After confirming, to my complete satisfaction, that Ms. Freeman had committed a few possible crimes and may well have ruined several men’s long awaited opportunity to put the prison life behind them forever, I sat and pondered what to do next.  Ultimately, I decided to wait a month or longer to see if the Board would take any action against Ms. Freeman.  Nothing seemed to happen.  Finally, I decided to hold off on a lawsuit against the Board of Pardons and Paroles, and we opted instead to make other public officials outside of TDCJ aware of Ms. Freeman’s unconscionable and illegal actions.  Around the end of June, I chose to lay out the entire matter, to the best of my ability,as I understood it, to Texas Senator John Whitmire and the Office of the Inspector General (OIG)..

I will assume the OIG conducted a thorough investigation, and I should add that I have not seen any of the results of this investigation nor spoken to anyone with OIG about this matter.  However, I think it’s safe to assume the OIG discovered even more than I have outlined in this blog.  I also later learned that Mr. Chavez had, at some point, brought the Freeman debacle to the attention of OIG officials.  I do not know when, or how Mr. Chavez classified the Pamela Freeman actions of April 30, but I assume he will be one of the witnesses called by the attorneys at trial, in the event she is crazy enough to take her case to trial.

It’s my understanding that Ms. Freeman was finally suspended after she was indicted. However, she is still collecting a paycheck.  Lord only knows how that is possible, especially given a pile of other complaints that were made by many different people in recent years. One thing that deeply troubles me is that Ms. Freeman may have falsely claimed that other inmates refused to be interviewed on other occasions.  If anyone believes this type of thing may have happened to other inmates in the past, I will be happy to assist in the process of seeking the truth and correcting such a terrible wrong.

I want to acknowledge how grateful I am to Senator Whitmire and the OIG, for treating this matter as the serious and terrible thing it really is.  I am also impressed that the Walker County District Attorney has chosen to prosecute Ms. Freeman.  I hope that this whole mess will somehow teach us all some valuable lessons about how important it is to treat the inmates with dignity and respect and perform the duties of the Parole Board properly.  After personally experiencing some pretty horrible behaviors and actions perpetrated by Ms. Freeman in the past, I am quite relieved and encouraged that she has finally lost her ability to do any more damage.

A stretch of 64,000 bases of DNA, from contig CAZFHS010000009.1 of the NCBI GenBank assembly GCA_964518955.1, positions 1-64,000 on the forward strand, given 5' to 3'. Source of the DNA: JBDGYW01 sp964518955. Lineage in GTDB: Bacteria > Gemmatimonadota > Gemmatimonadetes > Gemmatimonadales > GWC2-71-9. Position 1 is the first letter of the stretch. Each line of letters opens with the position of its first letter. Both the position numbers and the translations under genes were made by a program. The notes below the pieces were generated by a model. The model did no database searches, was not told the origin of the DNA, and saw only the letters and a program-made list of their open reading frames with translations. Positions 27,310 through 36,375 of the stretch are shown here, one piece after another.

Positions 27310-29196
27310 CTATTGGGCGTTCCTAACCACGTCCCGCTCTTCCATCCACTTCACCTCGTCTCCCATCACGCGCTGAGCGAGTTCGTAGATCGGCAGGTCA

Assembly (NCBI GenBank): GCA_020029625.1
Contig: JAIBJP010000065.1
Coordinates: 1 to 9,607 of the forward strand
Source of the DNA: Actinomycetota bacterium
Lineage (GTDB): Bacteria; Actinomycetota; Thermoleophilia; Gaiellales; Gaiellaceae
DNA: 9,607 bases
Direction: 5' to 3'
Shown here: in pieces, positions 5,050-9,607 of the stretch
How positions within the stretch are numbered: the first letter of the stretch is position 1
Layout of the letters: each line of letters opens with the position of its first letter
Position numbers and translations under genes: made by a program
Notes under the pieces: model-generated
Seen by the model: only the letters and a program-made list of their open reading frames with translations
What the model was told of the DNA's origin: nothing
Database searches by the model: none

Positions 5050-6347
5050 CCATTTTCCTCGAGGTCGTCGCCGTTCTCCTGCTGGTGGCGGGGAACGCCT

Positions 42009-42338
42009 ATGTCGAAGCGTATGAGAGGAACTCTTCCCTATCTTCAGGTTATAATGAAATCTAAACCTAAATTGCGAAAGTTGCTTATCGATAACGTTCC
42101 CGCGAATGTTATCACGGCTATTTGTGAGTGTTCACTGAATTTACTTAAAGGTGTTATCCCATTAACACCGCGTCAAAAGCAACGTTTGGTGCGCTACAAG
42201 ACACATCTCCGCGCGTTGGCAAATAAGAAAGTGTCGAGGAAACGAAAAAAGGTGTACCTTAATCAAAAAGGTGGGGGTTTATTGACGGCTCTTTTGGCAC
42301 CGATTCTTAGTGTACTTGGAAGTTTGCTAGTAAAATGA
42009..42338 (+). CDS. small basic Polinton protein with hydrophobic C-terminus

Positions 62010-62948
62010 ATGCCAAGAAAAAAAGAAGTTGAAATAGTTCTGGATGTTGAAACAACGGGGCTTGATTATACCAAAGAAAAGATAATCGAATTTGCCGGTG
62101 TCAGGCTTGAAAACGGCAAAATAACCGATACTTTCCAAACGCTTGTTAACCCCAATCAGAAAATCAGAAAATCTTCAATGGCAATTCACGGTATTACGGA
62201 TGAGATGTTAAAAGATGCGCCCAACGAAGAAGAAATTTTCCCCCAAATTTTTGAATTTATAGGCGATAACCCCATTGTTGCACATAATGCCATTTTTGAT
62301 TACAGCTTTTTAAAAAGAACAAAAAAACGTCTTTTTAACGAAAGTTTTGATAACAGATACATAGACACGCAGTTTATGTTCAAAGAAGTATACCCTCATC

A final note: It is my understanding that the men who Ms. Freeman claimed refused the interview have all had their parole files pulled, and were recently interviewed.  Their parole decisions have not been released yet, but as I said in my complaint, the point of this whole thing is not whether any of these men would have made parole if Freeman hadn’t behaved in such an outrageous and deplorable manner.  The integrity of the Board and its personnel must be preserved,  and unethical or illegal conduct cannot be allowed to go unpunished if we are to have faith in the Board going forward.

Why All The Secrecy? What Do Those Parole Board Files Have In Them?

“The liberties of a people never were, nor ever will be, secure, when the transactions of their rulers may be concealed from them.”
Patrick Henry

When I meet prospective client in prison, many of them simply assume I will be given a copy of all documents that the Parole Board will have in their file when reviewing the inmate for parole.  This is a logical assumption.  Unfortunately, it is also incorrect.

The Texas Parole Board will not release a single document from its parole file to any offender or his attorney.  Ever.  This has always astounded me, from the day I worked on my first parole file all the way through today.  Secrecy on the part of governmental entities, except in the case of national security concerns, is never a good thing.

The purported reason why nothing gets released is to maintain the integrity of the Parole Board’s internal procedures.  This explanation does not overcome the very real need for the inmate and his attorney to verify that the information relied upon by the board is accurate and complete.  The courts have consistently held that one does not have a constitutional right to make parole.  However, there is still a very real need to make sure that the integrity of the Board, and the process used, is not compromised.

If the goal is to make the best decisions possible about who should be given parole and who must be denied, the more complete and accurate the information is within the offenders’ files, the more information that is vetted and confirmed, the better.  Therefore, unless the people of the state of Texas are ready to blindly trust these extremely important parole decisions to a secret body that is managed in secret, the change must come.

There is a scandal brewing right now over the indictment of Pamela Freeman, the Huntsville Parole Commissioner.  I will provide some insights into that whole mess in a separate blog post in the near future.  However, for now, suffice it to say that Ms. Freeman would likely never have even dared to place false information into the offenders’ files if she knew that that same information could be reviewed by the offenders and/or their attorneys.  It’s just that simple.

Perhaps John F. Kennedy said it best…

“The very word ‘secrecy’ is repugnant in a free and open society; and we are as a people inherently and historically opposed to secret societies, to secret oaths, and to secret proceedings.”
John Fitzgerald Kennedy

You Might Be Surprised Who Else Needs To Forgive Someone